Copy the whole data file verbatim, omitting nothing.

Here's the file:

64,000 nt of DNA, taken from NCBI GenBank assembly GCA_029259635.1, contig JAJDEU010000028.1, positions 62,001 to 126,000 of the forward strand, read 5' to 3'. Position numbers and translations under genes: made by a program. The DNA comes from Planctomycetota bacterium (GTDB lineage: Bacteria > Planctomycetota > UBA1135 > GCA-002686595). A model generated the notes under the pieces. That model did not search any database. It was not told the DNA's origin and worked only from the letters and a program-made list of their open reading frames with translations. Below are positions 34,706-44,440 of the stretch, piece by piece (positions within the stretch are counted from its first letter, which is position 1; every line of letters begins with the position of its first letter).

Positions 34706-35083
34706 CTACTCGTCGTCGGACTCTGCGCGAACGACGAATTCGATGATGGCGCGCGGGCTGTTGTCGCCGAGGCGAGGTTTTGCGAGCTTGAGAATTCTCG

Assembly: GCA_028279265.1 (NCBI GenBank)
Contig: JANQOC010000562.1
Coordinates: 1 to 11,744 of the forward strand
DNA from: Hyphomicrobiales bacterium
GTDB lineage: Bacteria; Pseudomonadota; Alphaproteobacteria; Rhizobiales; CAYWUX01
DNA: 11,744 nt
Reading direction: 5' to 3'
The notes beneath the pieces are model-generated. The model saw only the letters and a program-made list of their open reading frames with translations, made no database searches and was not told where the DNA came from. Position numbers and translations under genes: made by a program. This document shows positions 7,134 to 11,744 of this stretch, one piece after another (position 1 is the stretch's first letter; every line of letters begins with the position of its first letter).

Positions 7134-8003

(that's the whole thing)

64,000 nt of DNA, taken from NCBI GenBank assembly GCA_029259635.1, contig JAJDEU010000028.1, positions 62,001 to 126,000 of the forward strand, read 5' to 3'. Position numbers and translations under genes: made by a program. The DNA comes from Planctomycetota bacterium (GTDB lineage: Bacteria > Planctomycetota > UBA1135 > GCA-002686595). A model generated the notes under the pieces. That model did not search any database. It was not told the DNA's origin and worked only from the letters and a program-made list of their open reading frames with translations. Below are positions 34,706-44,440 of the stretch, piece by piece (positions within the stretch are counted from its first letter, which is position 1; every line of letters begins with the position of its first letter).

Positions 34706-35083
34706 CTACTCGTCGTCGGACTCTGCGCGAACGACGAATTCGATGATGGCGCGCGGGCTGTTGTCGCCGAGGCGAGGTTTTGCGAGCTTGAGAATTCTCG

Assembly: GCA_028279265.1 (NCBI GenBank)
Contig: JANQOC010000562.1
Coordinates: 1 to 11,744 of the forward strand
DNA from: Hyphomicrobiales bacterium
GTDB lineage: Bacteria; Pseudomonadota; Alphaproteobacteria; Rhizobiales; CAYWUX01
DNA: 11,744 nt
Reading direction: 5' to 3'
The notes beneath the pieces are model-generated. The model saw only the letters and a program-made list of their open reading frames with translations, made no database searches and was not told where the DNA came from. Position numbers and translations under genes: made by a program. This document shows positions 7,134 to 11,744 of this stretch, one piece after another (position 1 is the stretch's first letter; every line of letters begins with the position of its first letter).

Positions 7134-8003